Property mogul Luke Saraceni has had a win in his defamation case against the receivers of his $500 million Raine Square development.
Property mogul Luke Saraceni has scored a small victory over the receivers of his $500 million Raine Square development, with the Supreme Court rejecting KordaMentha’s bid to have parts of his updated defamation claim struck out.
Mr Saraceni had established himself as one of Perth’s highest profile property developers until his company Westgem Investments’ flagship Raine Square office development was placed in the hands of receivers in January 2011.
KordaMentha partners Mark Mentha and Scott Langdon were appointed receivers to the development by financier Bankwest, after Westgem Investments missed a $50 million debt repayment on December 31, 2010.
But by the following year, the parties were locked in a bitter defamation action over a KordaMentha media statement in which Mr Saraceni claims he was accused of misappropriating funds and lying to the joint financiers of the development.
According to a judgment handed down by the Supreme Court late yesterday, Mr Saraceni moved to amend his statement of claim in the long-running defamation case late last year after having left it unchanged since July, 2016.
Lawyers for KordaMentha, Mr Mentha and Mr Langdon sought to have five paragraphs within Mr Saraceni’s most recent claim struck out, arguing that he had refined the alleged defamatory imputations following the delivery of another court judgment involving Westgem to avoid repercussions arising from that case, a move they argued constituted an abuse of process.
The claim originally stated that the media release was defamatory in its natural and ordinary meaning and meant and was understood to mean Mr Saraceni lied to the joint financiers of Raine Square.
But the court document stated that the paragraph had since been amended to read “the media release was defamatory in its meaning and was understood to mean Mr Saraceni lied to the joint financiers of Raine Square as to his intention to pay to them the sum of $7 million”.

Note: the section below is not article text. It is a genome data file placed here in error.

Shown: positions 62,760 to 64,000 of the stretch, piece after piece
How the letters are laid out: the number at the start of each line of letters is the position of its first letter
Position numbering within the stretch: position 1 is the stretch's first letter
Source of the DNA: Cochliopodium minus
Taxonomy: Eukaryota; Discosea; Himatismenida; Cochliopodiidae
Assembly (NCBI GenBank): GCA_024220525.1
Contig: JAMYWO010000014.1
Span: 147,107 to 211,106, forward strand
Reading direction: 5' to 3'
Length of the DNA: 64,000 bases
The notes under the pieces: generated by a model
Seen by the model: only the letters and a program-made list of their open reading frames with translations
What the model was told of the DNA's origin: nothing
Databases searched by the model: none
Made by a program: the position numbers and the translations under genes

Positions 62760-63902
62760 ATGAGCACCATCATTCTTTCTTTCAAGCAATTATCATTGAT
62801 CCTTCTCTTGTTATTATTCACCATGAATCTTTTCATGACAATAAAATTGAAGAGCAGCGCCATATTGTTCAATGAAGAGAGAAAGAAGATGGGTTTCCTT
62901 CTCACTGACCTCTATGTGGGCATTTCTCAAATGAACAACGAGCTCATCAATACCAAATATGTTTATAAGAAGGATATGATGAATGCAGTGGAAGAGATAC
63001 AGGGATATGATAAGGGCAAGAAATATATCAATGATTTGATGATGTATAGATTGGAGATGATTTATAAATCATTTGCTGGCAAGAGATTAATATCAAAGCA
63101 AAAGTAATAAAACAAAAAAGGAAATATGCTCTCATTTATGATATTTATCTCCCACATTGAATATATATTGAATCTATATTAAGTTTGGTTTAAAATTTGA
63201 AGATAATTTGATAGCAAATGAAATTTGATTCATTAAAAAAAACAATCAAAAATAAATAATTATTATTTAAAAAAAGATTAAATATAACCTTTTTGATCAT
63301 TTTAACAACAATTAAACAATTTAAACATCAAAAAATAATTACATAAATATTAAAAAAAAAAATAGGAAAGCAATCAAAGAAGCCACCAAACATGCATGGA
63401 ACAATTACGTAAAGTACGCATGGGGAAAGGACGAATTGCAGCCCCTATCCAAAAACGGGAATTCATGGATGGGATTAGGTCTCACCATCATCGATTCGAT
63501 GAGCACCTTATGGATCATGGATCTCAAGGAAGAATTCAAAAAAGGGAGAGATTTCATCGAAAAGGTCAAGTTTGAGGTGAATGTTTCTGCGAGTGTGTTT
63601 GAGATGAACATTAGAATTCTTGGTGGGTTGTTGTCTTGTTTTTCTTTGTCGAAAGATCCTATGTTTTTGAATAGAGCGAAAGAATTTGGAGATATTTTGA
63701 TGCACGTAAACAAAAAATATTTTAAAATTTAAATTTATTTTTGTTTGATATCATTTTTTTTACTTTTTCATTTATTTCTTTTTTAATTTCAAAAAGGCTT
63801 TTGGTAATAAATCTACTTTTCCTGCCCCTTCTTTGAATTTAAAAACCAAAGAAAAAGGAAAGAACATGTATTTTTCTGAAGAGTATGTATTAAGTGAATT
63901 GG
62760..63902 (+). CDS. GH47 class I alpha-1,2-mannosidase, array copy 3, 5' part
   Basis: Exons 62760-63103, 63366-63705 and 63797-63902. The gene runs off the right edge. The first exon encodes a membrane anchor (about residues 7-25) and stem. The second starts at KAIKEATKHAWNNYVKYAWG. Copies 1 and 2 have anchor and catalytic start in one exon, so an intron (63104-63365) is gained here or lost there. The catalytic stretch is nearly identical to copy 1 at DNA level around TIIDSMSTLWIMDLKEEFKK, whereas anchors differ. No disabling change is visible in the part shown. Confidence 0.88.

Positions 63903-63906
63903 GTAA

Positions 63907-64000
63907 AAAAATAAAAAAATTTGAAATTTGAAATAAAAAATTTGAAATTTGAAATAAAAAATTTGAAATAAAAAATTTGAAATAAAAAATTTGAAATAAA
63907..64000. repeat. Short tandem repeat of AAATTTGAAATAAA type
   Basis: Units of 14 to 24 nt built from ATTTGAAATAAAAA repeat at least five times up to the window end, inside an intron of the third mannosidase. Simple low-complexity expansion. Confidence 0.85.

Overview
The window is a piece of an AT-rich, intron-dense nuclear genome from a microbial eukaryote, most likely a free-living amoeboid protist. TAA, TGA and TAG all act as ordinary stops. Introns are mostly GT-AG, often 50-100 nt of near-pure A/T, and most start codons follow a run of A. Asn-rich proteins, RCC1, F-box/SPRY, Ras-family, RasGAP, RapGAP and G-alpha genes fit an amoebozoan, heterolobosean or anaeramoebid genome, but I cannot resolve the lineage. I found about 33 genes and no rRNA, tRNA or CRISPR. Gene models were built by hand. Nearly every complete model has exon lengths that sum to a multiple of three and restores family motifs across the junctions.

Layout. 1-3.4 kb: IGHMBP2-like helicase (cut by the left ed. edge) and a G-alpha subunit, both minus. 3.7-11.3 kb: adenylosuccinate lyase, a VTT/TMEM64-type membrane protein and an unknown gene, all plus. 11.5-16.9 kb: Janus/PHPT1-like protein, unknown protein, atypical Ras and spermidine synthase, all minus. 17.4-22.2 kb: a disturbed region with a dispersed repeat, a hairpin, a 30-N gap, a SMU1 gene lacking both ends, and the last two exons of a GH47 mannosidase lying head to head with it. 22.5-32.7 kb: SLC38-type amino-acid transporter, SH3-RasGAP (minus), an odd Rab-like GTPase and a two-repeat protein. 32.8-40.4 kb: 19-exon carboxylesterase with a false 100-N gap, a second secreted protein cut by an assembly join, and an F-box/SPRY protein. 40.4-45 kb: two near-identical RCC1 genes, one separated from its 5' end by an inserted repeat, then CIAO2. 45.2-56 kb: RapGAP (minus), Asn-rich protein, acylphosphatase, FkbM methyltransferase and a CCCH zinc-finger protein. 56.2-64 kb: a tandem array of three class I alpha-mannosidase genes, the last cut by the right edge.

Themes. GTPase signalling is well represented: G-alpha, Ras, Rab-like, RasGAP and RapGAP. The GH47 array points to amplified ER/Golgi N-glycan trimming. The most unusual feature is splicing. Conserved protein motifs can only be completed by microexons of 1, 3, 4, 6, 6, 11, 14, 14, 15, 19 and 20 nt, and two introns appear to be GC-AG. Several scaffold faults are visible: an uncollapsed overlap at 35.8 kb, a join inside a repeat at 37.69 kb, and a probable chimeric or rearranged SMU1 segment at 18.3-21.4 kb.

The KordaMentha team challenged the additional phrase on the grounds that it could not have been derived from the media statement.
But Justice Kenneth Martin disagreed, stating that if the question was a matter of determining whether the amended meaning could be extracted from the publication, in his view, the answer would "overwhelmingly be in the affirmative".
Justice Martin also found the defendants' lawyers failed to assemble a clear and coherent argument about how the Westgem judgement could impact the current court action and that the fact the amendments had been implemented in the wake of the judgment was not enough to suggest that the court's processes had been undermined or abused.
However, in the judgment, Justice Martin did acknowledge the potential adverse consequences of the amendments on the defendants' responsive pleas, which argued that the meanings were true in substance and in fact.
He said the amendments could very well prompt the need for KordaMentha, Mr Langdon and Mr Mentha to revise and amend their defence pleading and, as a result, could result in them incurring costs because of the need to respond to the amendments.
Aside from that reservation, Justice Martin resolved to dismiss the defendants' application in all other respects, ruling that they should cover Mr Saraceni’s court costs, given the application was largely unsuccessful.